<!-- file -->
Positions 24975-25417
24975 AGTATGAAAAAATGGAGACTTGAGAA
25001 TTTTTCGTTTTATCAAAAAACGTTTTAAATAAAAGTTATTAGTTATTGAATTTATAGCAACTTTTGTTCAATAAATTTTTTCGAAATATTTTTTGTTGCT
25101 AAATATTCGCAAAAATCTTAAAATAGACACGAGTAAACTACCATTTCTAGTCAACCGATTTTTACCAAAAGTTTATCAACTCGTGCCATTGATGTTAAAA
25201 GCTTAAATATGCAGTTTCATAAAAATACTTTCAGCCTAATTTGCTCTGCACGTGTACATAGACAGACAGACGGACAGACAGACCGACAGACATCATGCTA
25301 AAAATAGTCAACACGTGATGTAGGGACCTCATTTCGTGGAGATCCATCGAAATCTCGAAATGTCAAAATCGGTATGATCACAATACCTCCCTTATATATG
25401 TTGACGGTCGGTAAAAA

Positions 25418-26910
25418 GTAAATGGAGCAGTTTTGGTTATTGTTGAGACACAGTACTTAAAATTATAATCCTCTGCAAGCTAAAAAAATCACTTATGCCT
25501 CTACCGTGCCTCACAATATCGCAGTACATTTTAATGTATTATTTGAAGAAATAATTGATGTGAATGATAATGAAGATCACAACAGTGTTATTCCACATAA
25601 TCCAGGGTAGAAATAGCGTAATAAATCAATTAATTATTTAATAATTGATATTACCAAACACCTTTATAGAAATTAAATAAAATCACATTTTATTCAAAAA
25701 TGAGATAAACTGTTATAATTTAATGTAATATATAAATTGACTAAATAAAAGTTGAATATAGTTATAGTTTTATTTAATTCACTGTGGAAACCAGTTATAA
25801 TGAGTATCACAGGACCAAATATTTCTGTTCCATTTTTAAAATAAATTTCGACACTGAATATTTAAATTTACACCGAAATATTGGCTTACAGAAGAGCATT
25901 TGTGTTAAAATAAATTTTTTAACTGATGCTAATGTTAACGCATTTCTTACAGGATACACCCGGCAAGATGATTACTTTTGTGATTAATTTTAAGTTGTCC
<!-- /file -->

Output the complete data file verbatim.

Positions 24975-25417
24975 AGTATGAAAAAATGGAGACTTGAGAA
25001 TTTTTCGTTTTATCAAAAAACGTTTTAAATAAAAGTTATTAGTTATTGAATTTATAGCAACTTTTGTTCAATAAATTTTTTCGAAATATTTTTTGTTGCT
25101 AAATATTCGCAAAAATCTTAAAATAGACACGAGTAAACTACCATTTCTAGTCAACCGATTTTTACCAAAAGTTTATCAACTCGTGCCATTGATGTTAAAA
25201 GCTTAAATATGCAGTTTCATAAAAATACTTTCAGCCTAATTTGCTCTGCACGTGTACATAGACAGACAGACGGACAGACAGACCGACAGACATCATGCTA
25301 AAAATAGTCAACACGTGATGTAGGGACCTCATTTCGTGGAGATCCATCGAAATCTCGAAATGTCAAAATCGGTATGATCACAATACCTCCCTTATATATG
25401 TTGACGGTCGGTAAAAA

Positions 25418-26910
25418 GTAAATGGAGCAGTTTTGGTTATTGTTGAGACACAGTACTTAAAATTATAATCCTCTGCAAGCTAAAAAAATCACTTATGCCT
25501 CTACCGTGCCTCACAATATCGCAGTACATTTTAATGTATTATTTGAAGAAATAATTGATGTGAATGATAATGAAGATCACAACAGTGTTATTCCACATAA
25601 TCCAGGGTAGAAATAGCGTAATAAATCAATTAATTATTTAATAATTGATATTACCAAACACCTTTATAGAAATTAAATAAAATCACATTTTATTCAAAAA
25701 TGAGATAAACTGTTATAATTTAATGTAATATATAAATTGACTAAATAAAAGTTGAATATAGTTATAGTTTTATTTAATTCACTGTGGAAACCAGTTATAA
25801 TGAGTATCACAGGACCAAATATTTCTGTTCCATTTTTAAAATAAATTTCGACACTGAATATTTAAATTTACACCGAAATATTGGCTTACAGAAGAGCATT
25901 TGTGTTAAAATAAATTTTTTAACTGATGCTAATGTTAACGCATTTCTTACAGGATACACCCGGCAAGATGATTACTTTTGTGATTAATTTTAAGTTGTCC